Officer guilty of raping black women ‘picked the wrong lady’

13 Dec 2015 | Author: | No comments yet »

‘I kept begging him, “Sir, don’t make me do this”‘: Victim who blew the whistle on convicted rapist cop reveals how he abused his power while patrolling her neighborhood.

A “serial rapist with a badge” who faces many years in prison for raping black women on his police beat was caught because of the courage of a grandmother who refused to remain silent after he sexually assaulted her, her lawyer said Friday. “He just picked the wrong lady to stop that night,” said Jannie Ligons, whose complaint triggered the investigation that led to charges former Eastern Michigan University football player Daniel Holtzclaw victimized 13 women as an Oklahoma City Police officer. “I wanted to make sure this wouldn’t happen again, no way no how.” Holtzclaw’s conviction on charges including rape and sexual battery should send a strong message nationwide, said attorney Benjamin Crump, who plans to sue the city for civil damages. Holtzclaw, who broke out in tears Thursday night as the guilty verdicts were read aloud, has a detention officer or deputy sitting outside his jail cell, officials told local television station KFDR. “The only thing I could see was my life flashing before my eyes and the gun in his holster on his right side,” Ligons said at a press conference where other victims spoke. “As I tried to look up at his name, I was afraid to because, I said, ‘If I know his name, I know he’s going to kill me.’ So that I didn’t do.”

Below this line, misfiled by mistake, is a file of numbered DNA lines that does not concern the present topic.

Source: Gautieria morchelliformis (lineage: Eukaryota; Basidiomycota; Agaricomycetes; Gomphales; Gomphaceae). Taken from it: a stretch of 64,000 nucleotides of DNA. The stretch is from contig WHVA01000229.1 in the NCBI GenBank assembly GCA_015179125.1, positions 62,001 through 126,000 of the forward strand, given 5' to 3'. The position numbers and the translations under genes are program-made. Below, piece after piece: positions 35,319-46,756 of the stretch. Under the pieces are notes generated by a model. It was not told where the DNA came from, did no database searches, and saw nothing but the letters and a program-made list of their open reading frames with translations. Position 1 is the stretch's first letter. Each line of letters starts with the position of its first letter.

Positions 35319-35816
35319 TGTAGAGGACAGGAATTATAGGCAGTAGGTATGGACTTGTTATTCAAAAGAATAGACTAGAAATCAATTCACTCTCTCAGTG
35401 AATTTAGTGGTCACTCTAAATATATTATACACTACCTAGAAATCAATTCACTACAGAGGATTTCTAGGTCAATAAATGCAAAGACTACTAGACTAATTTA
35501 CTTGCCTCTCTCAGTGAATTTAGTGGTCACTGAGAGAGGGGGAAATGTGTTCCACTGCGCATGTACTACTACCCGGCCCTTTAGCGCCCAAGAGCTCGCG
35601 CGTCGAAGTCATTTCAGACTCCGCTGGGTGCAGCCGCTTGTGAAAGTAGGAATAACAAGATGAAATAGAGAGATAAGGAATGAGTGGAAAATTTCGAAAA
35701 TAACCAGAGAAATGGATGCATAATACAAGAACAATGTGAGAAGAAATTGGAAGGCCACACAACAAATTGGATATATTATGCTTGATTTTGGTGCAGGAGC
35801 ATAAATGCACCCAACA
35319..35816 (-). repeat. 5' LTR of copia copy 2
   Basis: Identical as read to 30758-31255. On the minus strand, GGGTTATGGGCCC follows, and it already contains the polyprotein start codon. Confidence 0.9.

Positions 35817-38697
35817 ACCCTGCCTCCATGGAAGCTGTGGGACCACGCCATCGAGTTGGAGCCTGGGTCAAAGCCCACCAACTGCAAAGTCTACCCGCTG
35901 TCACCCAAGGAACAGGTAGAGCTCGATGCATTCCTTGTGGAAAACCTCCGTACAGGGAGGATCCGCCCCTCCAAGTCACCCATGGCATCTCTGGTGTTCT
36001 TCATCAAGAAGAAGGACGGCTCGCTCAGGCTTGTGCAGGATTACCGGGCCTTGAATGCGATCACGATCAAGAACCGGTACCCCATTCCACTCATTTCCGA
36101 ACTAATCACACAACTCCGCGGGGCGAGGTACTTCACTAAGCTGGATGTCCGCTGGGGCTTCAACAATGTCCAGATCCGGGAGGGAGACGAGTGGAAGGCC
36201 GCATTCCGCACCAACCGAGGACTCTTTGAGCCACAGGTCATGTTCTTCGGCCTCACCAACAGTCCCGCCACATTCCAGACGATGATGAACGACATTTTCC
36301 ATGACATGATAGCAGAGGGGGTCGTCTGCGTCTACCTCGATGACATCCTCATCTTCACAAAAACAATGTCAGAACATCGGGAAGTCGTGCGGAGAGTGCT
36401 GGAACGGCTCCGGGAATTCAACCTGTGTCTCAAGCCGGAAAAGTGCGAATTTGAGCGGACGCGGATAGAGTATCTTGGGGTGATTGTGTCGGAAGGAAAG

Oklahoma County District Judge Timothy Henderson declined to elaborate on the nature of the jurors’ questions while deliberations continue, but said such questions are not unusual. Most victims never report sexual assaults, and those who accused ex-officer Daniel Holtzclaw were even more vulnerable as poor black women, many with checkered histories of crime and addiction. Henderson spent more than an hour on Monday giving jurors instructions on the 36 counts against former police officer Daniel Holtzclaw that include rape, sexual battery, forcible oral sodomy and indecent exposure. It mattered just as if this were a group of 13 white women.” Jurors found Holtzclaw, who turned 29 on Thursday, guilty of 18 counts involving eight of the women.

The charges involve 13 women who accuse the officer of sexually victimizing them in the low-income neighborhoods he patrolled on the city’s northeast side. Advocates hope that the conviction will encourage other women who have been subject to similar abuses in other communities to come forward and seek justice.